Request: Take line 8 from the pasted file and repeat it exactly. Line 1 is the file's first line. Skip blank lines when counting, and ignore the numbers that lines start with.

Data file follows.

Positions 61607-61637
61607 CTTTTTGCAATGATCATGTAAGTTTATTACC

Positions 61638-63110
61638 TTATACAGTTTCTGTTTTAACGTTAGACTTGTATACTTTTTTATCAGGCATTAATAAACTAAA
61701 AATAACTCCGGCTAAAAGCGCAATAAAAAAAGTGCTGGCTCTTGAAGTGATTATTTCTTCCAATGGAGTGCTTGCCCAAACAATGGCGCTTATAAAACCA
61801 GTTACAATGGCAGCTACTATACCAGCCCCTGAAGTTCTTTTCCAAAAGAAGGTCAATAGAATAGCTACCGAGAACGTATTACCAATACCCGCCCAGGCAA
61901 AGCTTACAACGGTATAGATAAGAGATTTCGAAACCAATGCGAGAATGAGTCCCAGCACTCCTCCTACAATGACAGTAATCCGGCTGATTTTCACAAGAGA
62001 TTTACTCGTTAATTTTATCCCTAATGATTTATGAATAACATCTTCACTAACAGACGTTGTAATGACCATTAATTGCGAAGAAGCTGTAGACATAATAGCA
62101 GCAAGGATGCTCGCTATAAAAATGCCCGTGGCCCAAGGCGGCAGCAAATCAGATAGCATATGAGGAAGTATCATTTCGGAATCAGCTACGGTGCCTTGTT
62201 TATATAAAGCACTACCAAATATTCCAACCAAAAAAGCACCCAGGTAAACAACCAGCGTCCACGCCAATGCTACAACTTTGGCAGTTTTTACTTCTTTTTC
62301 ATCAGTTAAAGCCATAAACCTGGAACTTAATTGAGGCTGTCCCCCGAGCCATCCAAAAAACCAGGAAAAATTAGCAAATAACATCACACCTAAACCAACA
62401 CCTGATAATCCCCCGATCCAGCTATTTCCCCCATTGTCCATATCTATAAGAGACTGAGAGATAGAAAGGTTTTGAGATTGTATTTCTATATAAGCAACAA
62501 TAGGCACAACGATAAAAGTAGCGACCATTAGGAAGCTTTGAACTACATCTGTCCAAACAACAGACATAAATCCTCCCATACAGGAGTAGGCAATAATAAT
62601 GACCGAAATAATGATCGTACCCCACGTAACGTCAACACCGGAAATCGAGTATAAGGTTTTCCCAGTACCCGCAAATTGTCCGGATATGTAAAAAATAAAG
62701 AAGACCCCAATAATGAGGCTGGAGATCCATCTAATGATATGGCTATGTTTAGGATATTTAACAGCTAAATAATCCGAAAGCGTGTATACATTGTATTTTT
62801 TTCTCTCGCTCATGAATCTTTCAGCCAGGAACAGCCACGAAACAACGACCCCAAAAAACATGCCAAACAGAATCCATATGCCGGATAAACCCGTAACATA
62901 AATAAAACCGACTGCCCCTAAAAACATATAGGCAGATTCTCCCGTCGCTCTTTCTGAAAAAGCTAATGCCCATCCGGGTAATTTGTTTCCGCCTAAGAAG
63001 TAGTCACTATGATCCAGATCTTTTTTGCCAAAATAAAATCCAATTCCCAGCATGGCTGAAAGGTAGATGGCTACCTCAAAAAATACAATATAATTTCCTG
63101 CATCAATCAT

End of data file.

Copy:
62001 TTTACTCGTTAATTTTATCCCTAATGATTTATGAATAACATCTTCACTAACAGACGTTGTAATGACCATTAATTGCGAAGAAGCTGTAGACATAATAGCA